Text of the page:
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Interview with Geneviève Ferone

Posted by Geneviève Ferone on 26 April 2011

Are we witnessing a paradigm shift concerning economic and social development?

Yes. Particularly since 2008 and in recent months, with the devastating economic crisis, because issues of instability, social alienation, vulnerability, and loss of purchasing power have gained such importance. Even in developed countries, considered more robust. De facto, the need to restore purchasing power, to accelerate the transfer of technology to create growth and jobs, especially in emerging countries, takes center stage.

Has this been taken into account by experts and governments?

Yes, they have changed foci, placing greater emphasis on social programs. The question that then arises acutely concerns the creation of wealth: we do create wealth but how and to whom will it be redistributed? How can we prevent exclusion? How can we create “buffers” to protect the poor? In emerging countries, food, energy, rent are pressing questions. Issues relating to housing, food, energy, mobility, have become pervasively present. On the consumer side, these concerns unfold in a continuous loop ; you need only consider the content of blogs and the aspects of political agendas.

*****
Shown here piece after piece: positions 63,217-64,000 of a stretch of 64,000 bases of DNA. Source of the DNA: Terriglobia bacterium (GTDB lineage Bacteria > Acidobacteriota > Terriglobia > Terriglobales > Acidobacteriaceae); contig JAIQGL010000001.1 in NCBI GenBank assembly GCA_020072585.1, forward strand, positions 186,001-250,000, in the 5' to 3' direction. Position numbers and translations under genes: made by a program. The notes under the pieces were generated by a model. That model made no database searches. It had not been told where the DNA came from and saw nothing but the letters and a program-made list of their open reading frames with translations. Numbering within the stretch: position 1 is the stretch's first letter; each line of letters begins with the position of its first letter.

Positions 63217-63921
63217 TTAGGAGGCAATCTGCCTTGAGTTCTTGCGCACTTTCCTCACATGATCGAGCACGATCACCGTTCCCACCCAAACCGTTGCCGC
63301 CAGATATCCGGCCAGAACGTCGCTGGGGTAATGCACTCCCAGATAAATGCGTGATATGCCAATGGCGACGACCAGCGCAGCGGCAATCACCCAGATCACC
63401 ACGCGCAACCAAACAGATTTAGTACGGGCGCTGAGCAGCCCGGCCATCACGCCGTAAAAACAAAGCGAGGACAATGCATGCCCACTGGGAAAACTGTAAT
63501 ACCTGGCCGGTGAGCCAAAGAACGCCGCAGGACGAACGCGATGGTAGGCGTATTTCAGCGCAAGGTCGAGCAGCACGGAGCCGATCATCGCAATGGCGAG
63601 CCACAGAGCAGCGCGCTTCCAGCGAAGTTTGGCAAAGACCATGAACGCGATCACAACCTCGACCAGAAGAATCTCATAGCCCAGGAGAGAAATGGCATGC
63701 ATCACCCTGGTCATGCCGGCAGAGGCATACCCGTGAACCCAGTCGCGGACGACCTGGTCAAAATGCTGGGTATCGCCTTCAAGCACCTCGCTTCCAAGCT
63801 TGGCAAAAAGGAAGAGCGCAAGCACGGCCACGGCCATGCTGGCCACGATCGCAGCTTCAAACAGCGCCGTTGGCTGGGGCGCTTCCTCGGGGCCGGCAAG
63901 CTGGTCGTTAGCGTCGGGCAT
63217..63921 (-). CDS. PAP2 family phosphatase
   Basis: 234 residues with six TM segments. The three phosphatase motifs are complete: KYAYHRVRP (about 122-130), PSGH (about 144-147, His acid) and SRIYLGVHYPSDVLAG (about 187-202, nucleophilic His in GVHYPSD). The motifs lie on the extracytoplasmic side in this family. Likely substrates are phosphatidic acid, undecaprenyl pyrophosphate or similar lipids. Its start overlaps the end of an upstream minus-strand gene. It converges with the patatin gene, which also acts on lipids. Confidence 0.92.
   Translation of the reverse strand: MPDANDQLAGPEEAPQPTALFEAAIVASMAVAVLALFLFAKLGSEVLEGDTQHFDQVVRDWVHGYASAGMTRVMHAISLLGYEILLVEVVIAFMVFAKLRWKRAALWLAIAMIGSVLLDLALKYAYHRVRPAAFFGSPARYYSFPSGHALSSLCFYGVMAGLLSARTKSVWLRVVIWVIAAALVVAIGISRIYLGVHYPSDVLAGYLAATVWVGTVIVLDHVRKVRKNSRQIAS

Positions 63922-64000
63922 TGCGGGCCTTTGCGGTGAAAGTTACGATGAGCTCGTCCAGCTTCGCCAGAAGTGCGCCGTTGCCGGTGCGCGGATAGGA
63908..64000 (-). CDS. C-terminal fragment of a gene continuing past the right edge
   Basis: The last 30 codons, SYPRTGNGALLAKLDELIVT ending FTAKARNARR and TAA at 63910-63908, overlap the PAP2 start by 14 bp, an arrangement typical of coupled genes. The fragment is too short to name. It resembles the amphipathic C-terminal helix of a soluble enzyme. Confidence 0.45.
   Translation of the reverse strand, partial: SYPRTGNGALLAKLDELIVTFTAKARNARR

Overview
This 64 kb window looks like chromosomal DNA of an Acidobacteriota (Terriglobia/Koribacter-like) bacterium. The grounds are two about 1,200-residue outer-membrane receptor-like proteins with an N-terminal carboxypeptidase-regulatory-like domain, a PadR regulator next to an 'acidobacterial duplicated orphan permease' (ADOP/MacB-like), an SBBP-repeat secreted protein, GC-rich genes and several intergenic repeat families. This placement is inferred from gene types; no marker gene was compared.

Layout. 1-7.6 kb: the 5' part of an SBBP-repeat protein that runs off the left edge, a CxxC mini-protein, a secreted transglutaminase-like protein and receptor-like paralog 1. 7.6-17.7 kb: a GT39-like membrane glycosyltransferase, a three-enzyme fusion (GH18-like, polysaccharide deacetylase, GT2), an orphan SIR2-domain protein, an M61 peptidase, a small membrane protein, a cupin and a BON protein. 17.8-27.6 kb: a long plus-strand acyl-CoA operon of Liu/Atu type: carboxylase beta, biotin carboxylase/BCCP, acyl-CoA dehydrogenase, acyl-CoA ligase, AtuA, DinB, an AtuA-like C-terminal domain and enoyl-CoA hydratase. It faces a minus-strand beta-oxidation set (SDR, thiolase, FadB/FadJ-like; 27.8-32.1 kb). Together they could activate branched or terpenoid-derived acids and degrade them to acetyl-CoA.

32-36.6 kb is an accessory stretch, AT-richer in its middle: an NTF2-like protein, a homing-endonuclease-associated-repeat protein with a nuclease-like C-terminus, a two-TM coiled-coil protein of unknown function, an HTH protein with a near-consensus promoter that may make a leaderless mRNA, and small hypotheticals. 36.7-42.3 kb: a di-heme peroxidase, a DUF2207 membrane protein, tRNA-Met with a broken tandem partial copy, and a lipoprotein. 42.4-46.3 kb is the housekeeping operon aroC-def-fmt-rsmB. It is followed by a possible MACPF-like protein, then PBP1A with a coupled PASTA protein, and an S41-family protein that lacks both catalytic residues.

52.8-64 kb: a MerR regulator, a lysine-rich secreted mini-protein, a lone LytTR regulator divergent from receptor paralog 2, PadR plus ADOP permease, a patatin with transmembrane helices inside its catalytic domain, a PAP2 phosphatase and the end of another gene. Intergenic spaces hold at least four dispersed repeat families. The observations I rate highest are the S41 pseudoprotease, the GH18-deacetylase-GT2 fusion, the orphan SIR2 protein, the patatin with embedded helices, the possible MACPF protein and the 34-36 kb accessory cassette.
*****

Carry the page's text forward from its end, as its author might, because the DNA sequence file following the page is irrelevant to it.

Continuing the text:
The Fondation Chirac educates purchasing advisors for construction lumber and wood products. Is this project in tune with apprehending the “sobriety” you mention in your book, Krach écologique? What other everyday examples can you give us?

If we believe that we have entered a transitional phase that focuses on issues of innovative approaches to resource consumption and aims to create virtuous circles around recycling, optimization, reduction and reuse, we must start considering what must be done in sectors such as construction, for example. The subject deals with the recycling industry in its broadest definition. We throw too much away, compared to what could be recycled, re-injected into the manufacturing process, into a circular economy. “My waste can become someone else’s resource,” provided there are channels to reclaim, develop, recycle… This implies a logistics chain, possibly the “remanufacturing” of the resource in order to correspond to precise specifications, so that it may be reused in terms of equivalent quality and safety standards.